Van Tang, manager of GHD’s South Australian operating centre, is a civil engineer with more than 12 years' experience in design, design management documentation, project management and verification of airfield and other major transport infrastructure projects.
She recently won the 2014 Telstra Business Women’s award for South Australia.
Architecture & Design spoke to her about what winning the award means to her, working in a male dominated industry and how being a refugee has influenced her approach to work.
You recently won the 2014 Telstra Business Women’s Awards for South Australia. What does winning that award mean to you?
I hope to set an example and inspire both women and men to make the most of the opportunities that come their way. Engineering is my passion. I would like to show that this is a profession that requires not just technical capabilities, but also excellent communication, problem solving, organisation and negotiation skills.
What has your experience been like as a female in a male-dominated industry?
The engineering, architecture, environmental and construction services sector is a great industry and career path for both women and men. The work we do makes a real difference to communities and society and leaves a lasting legacy for the future. My career developed and progressed as I gained more experience. I was never held back by any preconceived notions.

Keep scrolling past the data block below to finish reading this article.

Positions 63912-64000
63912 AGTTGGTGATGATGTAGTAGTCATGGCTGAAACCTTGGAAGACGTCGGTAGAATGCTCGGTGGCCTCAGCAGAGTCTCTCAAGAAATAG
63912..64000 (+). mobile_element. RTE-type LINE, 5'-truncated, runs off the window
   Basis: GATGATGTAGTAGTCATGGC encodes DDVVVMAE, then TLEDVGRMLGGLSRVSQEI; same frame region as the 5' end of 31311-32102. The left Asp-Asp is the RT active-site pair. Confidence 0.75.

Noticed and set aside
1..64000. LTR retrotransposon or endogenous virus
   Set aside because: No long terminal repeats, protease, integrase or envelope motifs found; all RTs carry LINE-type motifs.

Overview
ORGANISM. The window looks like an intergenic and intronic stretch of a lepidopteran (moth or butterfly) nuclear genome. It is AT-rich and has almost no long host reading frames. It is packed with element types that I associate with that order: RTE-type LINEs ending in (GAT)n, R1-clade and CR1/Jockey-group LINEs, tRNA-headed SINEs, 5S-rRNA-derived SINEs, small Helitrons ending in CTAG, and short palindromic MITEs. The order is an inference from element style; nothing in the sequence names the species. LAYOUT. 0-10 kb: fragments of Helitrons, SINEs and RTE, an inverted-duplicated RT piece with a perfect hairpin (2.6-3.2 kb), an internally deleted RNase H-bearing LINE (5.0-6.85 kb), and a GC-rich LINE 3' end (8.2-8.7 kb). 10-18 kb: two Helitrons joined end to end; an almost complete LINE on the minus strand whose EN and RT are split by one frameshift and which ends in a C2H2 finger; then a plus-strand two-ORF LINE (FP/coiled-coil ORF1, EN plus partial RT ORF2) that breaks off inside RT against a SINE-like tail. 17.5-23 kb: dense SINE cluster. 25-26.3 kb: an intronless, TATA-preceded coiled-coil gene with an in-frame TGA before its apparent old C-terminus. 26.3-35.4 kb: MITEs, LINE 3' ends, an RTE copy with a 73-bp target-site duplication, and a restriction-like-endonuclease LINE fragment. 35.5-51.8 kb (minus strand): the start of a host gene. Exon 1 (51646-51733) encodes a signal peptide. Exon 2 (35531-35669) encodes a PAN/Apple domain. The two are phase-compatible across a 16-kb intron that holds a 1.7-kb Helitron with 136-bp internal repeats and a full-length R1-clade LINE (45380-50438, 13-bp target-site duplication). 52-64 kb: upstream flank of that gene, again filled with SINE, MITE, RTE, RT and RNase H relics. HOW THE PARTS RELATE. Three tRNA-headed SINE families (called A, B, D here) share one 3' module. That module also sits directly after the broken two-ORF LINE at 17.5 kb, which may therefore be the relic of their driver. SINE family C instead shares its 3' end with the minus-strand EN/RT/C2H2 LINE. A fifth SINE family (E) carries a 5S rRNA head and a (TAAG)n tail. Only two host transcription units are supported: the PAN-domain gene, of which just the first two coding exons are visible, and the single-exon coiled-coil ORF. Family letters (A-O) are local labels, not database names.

What do you think true gender equality would look like in Australia's workplaces?
To create a level playing field for both women and men, it is crucial to support, encourage and empower people by providing an environment where everyone has an opportunity to succeed. Nearly everyone would agree that discrimination is unacceptable, but we also need to examine assumptions that might be holding some people back from progressing into senior roles. We need to be courageous, give people self-belief and help them on the journey.
You came to Australia as a refugee. How do you think that has influenced your approach to your work?
My experience has taught me resilience. I have been able to overcome challenges by viewing them as opportunities. I am also very fortunate in having been brought up with both my natural Chinese-Vietnamese parents and my Australian family, who have supported and encouraged me throughout my career.
What do you think is the biggest issue facing the engineering industry at the moment?
In the consulting sector, our people are our greatest asset. At a time when some parts of our industry are experiencing a slowdown, we need to continue to develop our people so as to avoid a skills gap in the future.
What are some solutions that you think could work?
To successfully serve our clients and the community in the long term, we need the right mix of technical skills.
What project are you most proud of?
I am most passionate about aviation projects – upgrading airports without disrupting operations, delivering hangars, workshops, new offices and training facilities. Aviation projects are extremely demanding but also rewarding. As a proud South Australian, the Air 7000 project for the Department of Defence at RAAF Edinburgh was particularly complex and personally satisfying.